A new approach to NFTs.
Note: If you are a developer, do not forget to checkout our developer documentation, for a detailed write-up on our entrypoints, public functions and structs.
OriginByte is an ecosystem of tools, standards and smart contracts designed to make life easier for Web-3 game developers and NFT creators. Ranging from simple artwork to more complex gaming assets, OriginByte’s ethos centers around aiding builders in reaching the public and providing on-chain market infrastructure.
The Protocol is divided into three critical components:
- The NFT standard, encompassing the core
Safetypes, controlling the lifecycle and properties of each NFT.
- Primary markets, encompassing
Listing, and numerous markets which control the initial minting of NFTs. This section of our Protocol will be of particular interest to you if you are interested in setting up an NFT mint or want to purchase NFTs.
- Secondary markets, encompassing our
Orderbook, which allows you to trade existing NFTs.
In order to make the below concepts more digestible, we will use an example case of an NFT creator creating a collection called Suimarines.
In the spirit of the design philosophy presented in this RFC, NFTs of a given NFT Collection have their own type
Cwhich is expressed as:
Cis a One-Time Witness (OTW) created by the creator's NFT collection module.
This not only allows us to link the
NFTobjects with the
Collectionobject via type association, but it guarantees that NFTs from the Creators collection can only be minted via the contract that Creator deploys.
In our Suimarines case, this means that the NFT creator will deploy a Move contract called
suimarines.move, which will contain the OTW Suimarine. With it, the Creator will create the
Collection<Suimarines>object and export a mint function meant to mint the
OriginByte’s NFT protocol brings dynamism, composability and extendability to NFTs. Our current design allows Creators to create NFTs with custom domain-specific fields, with their own bespoke behaviour.
OriginByte provides a set of standard domains which implement common NFT use-cases such as
DisplayDomainwhich allows wallets and marketplaces to easily display your NFT.
NFTexclusively owns domains of different types, which can be dynamically acquired and lost over its lifetime. OriginByte NFTs are modelled after Entity Component Systems, and their domains are accessible by type.
Conceptually, we can think of NFTs as being organized into collections; a one-to-many relational data model that could, in a traditional database setup, be represented by two relational database tables -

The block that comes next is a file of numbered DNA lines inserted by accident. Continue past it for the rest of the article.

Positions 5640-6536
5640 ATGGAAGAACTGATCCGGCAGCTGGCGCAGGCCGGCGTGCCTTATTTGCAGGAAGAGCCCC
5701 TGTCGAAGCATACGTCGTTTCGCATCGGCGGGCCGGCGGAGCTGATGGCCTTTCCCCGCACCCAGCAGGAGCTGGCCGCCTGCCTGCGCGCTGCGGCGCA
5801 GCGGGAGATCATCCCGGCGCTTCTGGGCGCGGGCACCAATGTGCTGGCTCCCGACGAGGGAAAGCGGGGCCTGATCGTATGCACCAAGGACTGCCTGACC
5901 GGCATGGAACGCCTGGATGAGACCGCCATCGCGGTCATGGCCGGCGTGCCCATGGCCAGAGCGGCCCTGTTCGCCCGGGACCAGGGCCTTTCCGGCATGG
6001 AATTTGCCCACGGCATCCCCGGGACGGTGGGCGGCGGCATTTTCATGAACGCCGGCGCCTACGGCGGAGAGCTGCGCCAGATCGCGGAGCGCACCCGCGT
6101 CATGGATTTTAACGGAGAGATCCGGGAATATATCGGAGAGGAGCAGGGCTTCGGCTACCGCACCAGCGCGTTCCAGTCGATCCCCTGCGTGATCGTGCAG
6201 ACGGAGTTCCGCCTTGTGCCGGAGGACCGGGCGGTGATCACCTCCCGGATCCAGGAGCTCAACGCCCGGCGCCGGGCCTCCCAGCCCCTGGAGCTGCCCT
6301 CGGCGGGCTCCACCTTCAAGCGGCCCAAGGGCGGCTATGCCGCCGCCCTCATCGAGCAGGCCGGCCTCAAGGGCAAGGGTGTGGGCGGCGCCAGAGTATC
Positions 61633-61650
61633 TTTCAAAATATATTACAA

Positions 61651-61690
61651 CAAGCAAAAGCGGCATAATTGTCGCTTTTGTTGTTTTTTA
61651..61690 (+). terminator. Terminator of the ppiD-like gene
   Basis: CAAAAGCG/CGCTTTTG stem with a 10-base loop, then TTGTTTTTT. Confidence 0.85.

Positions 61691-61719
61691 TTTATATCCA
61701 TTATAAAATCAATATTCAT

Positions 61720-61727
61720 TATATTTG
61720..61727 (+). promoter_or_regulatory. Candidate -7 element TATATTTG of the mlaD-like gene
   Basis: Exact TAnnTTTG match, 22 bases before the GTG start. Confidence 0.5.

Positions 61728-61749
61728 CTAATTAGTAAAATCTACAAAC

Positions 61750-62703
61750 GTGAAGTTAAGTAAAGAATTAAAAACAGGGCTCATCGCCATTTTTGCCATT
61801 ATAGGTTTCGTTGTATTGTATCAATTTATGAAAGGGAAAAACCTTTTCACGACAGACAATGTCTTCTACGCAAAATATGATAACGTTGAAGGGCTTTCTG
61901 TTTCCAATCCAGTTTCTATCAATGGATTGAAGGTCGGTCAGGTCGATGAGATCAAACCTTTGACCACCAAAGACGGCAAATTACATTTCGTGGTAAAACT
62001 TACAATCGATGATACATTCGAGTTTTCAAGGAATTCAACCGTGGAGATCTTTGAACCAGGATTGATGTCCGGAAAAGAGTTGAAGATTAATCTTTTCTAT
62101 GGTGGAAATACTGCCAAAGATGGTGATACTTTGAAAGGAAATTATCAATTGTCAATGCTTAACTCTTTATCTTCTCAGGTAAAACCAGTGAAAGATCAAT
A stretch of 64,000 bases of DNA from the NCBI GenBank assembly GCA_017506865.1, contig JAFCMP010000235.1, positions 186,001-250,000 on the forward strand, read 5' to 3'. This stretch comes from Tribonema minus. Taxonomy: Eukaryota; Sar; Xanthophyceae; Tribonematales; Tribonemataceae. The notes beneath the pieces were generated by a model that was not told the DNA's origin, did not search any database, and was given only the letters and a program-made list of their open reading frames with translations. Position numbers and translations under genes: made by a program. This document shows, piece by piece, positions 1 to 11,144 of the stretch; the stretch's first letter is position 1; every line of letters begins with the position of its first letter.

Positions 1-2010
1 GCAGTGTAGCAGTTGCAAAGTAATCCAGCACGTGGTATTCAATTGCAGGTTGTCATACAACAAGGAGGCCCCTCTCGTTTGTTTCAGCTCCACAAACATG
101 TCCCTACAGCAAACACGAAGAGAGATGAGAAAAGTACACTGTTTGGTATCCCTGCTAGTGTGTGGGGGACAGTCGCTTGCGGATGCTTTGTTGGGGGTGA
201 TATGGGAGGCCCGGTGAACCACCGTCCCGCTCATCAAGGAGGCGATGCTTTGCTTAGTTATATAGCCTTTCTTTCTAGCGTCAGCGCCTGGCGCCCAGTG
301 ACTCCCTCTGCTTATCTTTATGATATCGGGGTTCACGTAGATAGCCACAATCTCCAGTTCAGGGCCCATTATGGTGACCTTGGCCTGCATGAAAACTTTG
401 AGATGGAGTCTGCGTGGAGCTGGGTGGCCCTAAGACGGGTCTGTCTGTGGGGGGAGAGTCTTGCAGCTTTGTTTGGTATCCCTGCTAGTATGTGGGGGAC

NFTs. In this iteration
collection_idwould serve as a primary key for the
collectiontable and a foreign key to the
In our Protocol, the
Collectionobject has two purposes:
- 1.To centralise collection level information on one object and thus avoid redundancy (hence reducing storage costs).
- 2.To serve as a configuration object for its NFTs, as configurable behaviour can be injected into the object via the addition and removal of domains.
Collectionobject leverages on the design pattern of Entity Component Systems. Creators can therefore add custom domains to
Collectionto regulate certain aspects of the NFT collection. An example of this is using a supply domain to regulate how many NFTs can be minted in total.
Domains are objects that are added to either
Collectionobjects. They essentially add new behaviour and data to each NFT or to the whole Collection itself.
Our Protocol functions as a developer framework, and therefore anyone can create custom domains that incorporate any desired business logic.
Note: We are actively working on adding more standard domains - these include: Composability, Supply Policies, etc.
Domains allow you to add custom fields
When the creator deploys a contract (e.g.
suimarines.move) it will export a token called
MintCap<C>which gives its owner the ability to mint NFTs for the Creator's collection (i.e.
This object can be owned by a keypair - this may be the creator's keypair - or by a shared object. By making it a shared object we let users be the ones calling the minting function. This pattern is useful in certain applications (e.g. Sui Name Service where users are the ones minting the NFTs themselves).